Abstract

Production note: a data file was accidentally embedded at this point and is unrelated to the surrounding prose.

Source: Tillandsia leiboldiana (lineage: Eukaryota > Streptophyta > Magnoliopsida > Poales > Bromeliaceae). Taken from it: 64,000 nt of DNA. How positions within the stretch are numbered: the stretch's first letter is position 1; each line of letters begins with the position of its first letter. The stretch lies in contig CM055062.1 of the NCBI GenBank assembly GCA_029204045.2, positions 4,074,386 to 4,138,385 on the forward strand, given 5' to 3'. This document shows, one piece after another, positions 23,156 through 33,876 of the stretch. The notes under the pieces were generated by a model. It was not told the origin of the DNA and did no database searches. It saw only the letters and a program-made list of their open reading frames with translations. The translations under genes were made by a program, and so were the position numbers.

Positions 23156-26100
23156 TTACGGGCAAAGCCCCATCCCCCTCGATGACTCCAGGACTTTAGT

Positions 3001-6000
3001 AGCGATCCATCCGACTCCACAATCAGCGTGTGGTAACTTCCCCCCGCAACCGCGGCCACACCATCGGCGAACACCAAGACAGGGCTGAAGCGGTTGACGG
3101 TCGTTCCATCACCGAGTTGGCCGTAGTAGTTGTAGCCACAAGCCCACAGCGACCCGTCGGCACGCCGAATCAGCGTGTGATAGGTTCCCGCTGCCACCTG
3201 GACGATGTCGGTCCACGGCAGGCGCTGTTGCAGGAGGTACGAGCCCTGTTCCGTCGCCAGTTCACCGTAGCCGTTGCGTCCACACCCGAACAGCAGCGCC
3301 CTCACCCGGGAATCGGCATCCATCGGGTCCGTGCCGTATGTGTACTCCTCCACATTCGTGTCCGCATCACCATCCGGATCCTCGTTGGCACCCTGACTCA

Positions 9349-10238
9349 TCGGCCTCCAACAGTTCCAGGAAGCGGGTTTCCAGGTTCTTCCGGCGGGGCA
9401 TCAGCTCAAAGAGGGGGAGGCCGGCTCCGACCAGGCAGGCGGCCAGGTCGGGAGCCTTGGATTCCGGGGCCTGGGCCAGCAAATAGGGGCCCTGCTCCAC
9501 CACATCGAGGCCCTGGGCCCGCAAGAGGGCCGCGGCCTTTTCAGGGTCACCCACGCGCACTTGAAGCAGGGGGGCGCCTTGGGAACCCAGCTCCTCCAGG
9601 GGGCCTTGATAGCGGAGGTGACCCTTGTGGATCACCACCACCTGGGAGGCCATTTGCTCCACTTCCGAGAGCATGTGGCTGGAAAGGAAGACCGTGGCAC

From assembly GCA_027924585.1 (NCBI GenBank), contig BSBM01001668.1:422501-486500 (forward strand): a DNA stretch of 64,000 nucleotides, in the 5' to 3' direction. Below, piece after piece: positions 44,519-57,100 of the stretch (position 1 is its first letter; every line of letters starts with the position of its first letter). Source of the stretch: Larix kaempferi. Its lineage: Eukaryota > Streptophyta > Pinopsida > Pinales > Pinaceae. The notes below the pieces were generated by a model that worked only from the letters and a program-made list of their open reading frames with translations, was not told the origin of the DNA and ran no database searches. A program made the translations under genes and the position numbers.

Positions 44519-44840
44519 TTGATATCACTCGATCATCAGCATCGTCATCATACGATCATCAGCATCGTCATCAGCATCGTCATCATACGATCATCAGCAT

The Jeanne d'Arc Basin is a relatively small passive-margin rift basin that underlies what is now the northeastern corner of the Grand Banks of Newfoundland. In the Late Cretaceous and early Paleogene, the basin formed an elongated depression where sediment accumulated in and along the margins of a shallow-shelf sea. Seismic and well data were used to examine the Late Cretaceous and Paleogene evolution of the basin and to formally revise the existing stratigraphic classification scheme. In the Late Cretaceous, the western margin of the basin was characterized by a well-developed shelf and slope system comprised of the sand-prone Otter Bay and Fox Harbour members and the distally equivalent shale-prone Red Island and Bay Bulls members, respectively. These members record two main progradational episodes that are separated by a regional unconformity and a thick shale interval corresponding to the Bay Bulls Member. East of the shelf-slope system, Upper Cretaceous shale and sparse sandstone of the Dawson Canyon Formation and chalk of the Petrel Member and Wyandot Formation were deposited in a relatively condensed section. In the early part of the Paleogene, two main sandstone units, herein named the Avondale and South Mara members, were deposited east of the well-developed latest Cretaceous slope in the lower part of the Banquereau Formation. The Avondale Member corresponds to small sand-prone submarine fans deposited on the basin floor in the early Paleocene. The submarine fans were fed primarily by two canyons that incised the western margin of the basin, eroding the Late Cretaceous shelf and slope. Also in the Paleocene, siliceous shale and siltstone of the Tilton Member were deposited above bathymetric highs along the western and southern basin margins. The exact temporal relationship between the Tilton and Avondale members is poorly understood. The South Mara Member was deposited in the latest Paleocene and early Eocene. In the southern parts of the basin, it forms a regressive sandstone unit above the Tilton Member, deposited during a period of renewed shelf-slope progradation. In the central and northern parts of the basin, the South Mara Member corresponds to small, sand-prone submarine fans, similar to those deposited in the early Paleocene.

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